E03 Willenhall Core/Cross Crewed* 1x PRL, 1x PM*, pods: 1x EPU, 1x HSU, 1x ISU
E04 Aldridge Core 1x PRL, 1x BRV
E05 Wolverhampton Core 1x PRL, 1x BRV
E06 Fallings Park Core 1x PRL, 1x BRV
E07 Bilston Core/Cross Crewed* 1x PRL, 1x CSV*
E08 Tettenhall Late 1x PRL
E09 Wednesbury Core 1x TRP, 1x TRS

Fire Appliance Glossary/Callsigns

29 1996-2007 Dennis Sabre XL Pump Rescue Ladders
19 2013-2015 Toyota Hilux Brigade Response Vehicles
14 2012-2016 Volvo FL Pump Rescue Ladders


Technical Rescue Unit

Technical Rescue Support Unit
TRU Prime Mover with WSU Pod


Urban Search & Rescue

USAR Prime Mover with Pod


CBRN Response



West Midlands Fire Service is one of only two brigades in the UK where all operational staff are full-time (the other being the London fire brigade).

Shift system

Firefighters are part of a Watch system that consists of 'core' crews and 'late' crews depending on the station they are serving at. Staff that are part of the core crews will be on duty for two days from 8am until 6pm, then two nights from 6pm until 8am. Late crews are on duty from 10am until 10pm for four days in a row. Firefighters that are part of the core crews will belong to either a Red, Green, White or Blue Watch, and those in the late crews will belong to either an Orange or Purple Watch.

Role system

As with many other fire services, West Midlands Fire Service uses a rank structure that has evolved over time – the original titles are still used some brigades.

Former titleModern title
Leading FirefighterCrew Commander
Sub-OfficerWatch Commander A
Station OfficerWatch Commander B
Assistant Divisional OfficerStation Commander
Divisional OfficerGroup Commander
Senior Divisional Officer Area Commander
Assistant Chief OfficerAssistant Chief Fire Officer
Deputy Chief OfficerDeputy Chief Fire Officer
Chief Fire OfficerChief Fire Officer

Specialist Units

Technical Rescue Unit

Operating out of two locations, the primary base at Bickenhill fire station and a satellite base at Wednesbury fire station, the WMFS Technical Rescue Unit has purpose built facilities to train in all specialist rescue disciplines, providing a local, regional and national response 24 hours a day 365 days a year to any USAR/widescale flooding incident as well as the support necessary for specialist rescue incidents.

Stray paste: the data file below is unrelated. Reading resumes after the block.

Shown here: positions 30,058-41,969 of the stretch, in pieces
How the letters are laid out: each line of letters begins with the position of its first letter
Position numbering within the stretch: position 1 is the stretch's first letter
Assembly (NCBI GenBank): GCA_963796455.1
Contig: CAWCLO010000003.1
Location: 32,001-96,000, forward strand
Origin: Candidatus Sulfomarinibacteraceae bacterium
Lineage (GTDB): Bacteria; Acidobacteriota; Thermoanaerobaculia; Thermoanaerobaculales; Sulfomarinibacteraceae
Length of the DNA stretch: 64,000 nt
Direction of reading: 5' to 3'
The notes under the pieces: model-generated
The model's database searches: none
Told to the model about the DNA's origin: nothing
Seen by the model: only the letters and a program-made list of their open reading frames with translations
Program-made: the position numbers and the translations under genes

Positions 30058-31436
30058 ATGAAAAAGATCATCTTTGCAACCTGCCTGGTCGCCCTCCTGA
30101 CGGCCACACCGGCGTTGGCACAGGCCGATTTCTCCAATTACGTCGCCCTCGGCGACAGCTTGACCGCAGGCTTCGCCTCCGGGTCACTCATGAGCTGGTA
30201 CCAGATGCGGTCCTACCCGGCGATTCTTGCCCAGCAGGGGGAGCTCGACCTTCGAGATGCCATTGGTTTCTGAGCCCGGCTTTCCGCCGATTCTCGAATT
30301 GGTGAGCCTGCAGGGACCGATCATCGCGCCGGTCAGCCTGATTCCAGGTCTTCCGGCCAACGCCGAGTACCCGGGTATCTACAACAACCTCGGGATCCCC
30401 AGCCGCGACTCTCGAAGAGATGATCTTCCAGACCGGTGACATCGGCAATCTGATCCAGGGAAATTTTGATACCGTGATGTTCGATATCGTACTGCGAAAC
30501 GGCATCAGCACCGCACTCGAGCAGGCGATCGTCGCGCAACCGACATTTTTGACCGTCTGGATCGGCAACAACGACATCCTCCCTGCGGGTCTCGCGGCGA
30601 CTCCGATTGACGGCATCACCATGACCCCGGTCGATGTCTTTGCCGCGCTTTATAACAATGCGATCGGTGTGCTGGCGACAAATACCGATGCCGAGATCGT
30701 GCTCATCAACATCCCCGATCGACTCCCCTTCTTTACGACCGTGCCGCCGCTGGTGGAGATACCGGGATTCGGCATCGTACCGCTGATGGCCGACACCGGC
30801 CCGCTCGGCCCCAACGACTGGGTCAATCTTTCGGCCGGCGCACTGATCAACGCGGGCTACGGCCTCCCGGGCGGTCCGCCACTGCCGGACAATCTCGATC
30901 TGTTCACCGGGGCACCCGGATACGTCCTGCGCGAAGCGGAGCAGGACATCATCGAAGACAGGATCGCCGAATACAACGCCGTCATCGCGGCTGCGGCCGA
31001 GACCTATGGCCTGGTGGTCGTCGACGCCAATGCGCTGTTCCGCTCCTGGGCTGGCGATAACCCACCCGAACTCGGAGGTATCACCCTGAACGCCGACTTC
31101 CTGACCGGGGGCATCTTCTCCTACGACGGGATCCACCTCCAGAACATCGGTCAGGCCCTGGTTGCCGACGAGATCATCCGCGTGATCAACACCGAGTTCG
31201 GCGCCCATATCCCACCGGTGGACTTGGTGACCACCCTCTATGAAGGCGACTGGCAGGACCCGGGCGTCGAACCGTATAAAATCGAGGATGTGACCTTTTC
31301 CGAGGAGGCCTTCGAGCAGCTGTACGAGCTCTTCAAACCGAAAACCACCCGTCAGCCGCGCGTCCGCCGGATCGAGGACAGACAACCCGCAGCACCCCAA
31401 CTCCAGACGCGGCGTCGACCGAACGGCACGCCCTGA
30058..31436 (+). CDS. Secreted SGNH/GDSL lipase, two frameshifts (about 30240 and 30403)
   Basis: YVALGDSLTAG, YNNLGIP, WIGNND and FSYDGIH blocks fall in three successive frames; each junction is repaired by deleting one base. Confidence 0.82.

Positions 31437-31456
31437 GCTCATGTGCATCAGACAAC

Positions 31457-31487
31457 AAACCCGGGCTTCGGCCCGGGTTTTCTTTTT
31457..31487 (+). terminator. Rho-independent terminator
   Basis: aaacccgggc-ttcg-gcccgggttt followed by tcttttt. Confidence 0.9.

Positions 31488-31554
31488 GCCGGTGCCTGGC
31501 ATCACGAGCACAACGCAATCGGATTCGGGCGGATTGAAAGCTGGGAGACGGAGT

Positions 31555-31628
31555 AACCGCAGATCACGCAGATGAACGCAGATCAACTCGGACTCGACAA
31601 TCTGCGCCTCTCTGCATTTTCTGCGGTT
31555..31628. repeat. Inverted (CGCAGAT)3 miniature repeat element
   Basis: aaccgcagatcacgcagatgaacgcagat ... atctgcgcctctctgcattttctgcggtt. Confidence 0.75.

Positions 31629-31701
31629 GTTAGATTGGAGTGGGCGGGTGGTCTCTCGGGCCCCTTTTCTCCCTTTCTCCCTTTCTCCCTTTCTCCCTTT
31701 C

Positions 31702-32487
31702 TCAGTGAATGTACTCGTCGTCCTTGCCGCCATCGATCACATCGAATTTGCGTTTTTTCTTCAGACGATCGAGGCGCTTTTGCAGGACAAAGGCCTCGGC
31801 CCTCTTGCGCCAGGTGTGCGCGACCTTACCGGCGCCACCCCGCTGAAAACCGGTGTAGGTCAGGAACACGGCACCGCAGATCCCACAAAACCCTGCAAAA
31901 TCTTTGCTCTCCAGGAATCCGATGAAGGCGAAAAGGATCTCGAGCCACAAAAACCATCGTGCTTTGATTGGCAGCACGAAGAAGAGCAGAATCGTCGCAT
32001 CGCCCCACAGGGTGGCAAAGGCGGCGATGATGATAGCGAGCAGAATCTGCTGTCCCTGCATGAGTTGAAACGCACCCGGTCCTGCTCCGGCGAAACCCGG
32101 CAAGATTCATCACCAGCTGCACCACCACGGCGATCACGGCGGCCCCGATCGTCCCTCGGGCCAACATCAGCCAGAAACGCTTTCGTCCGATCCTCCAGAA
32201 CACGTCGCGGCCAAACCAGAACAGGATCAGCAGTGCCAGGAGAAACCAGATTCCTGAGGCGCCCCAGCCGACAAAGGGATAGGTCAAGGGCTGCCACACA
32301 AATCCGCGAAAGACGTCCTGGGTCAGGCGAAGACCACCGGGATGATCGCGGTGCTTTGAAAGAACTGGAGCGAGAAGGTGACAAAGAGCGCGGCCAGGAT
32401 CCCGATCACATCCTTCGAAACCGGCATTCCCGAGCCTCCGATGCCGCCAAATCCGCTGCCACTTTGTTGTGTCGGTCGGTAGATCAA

The team is made up of a Station Commander, Administration Officer, Equipment Maintenance Officer, USAR Training Officer, Search Dog Handler, and four watches each made up of a Watch Commander, Crew Commander and six Technicians. A further four watches are based at Wednesbury.

With shifts running along the same colour watches as the core fire crews, watch based personnel work a 96-hour duty period with 48 hours on full duty and the remainder on retained cover. Retained personnel can respond to base within 30 minutes of being required for multiple incident deployment.[8]

The unit makes use of a wide range of vehicles and equipment to carry out their role. Each TRU base has two primary response vehicles:

Additional vehicles and equipment are based at Bickenhill:

West Midlands UK-ISAR

The United Kingdom International Search and Rescue Team (UK-ISAR) is on call 24 hours a day, 365 days a year to respond to humanitarian accidents or disasters anywhere in the world. There are 18 team members in West Midland Fire Services UK-ISAR, split into a Red Team and a Blue Team. The role of the team is to respond to support the UK Government when deploying personnel and equipment in response to international disasters such as an earthquakes.

When on international call, a deployment is made of a team of six including the team leader from one of the groups and a Group Commander to act as the Operations Commander or Deployment Commander in charge of the UK International Search & Rescue Group (UKISARG).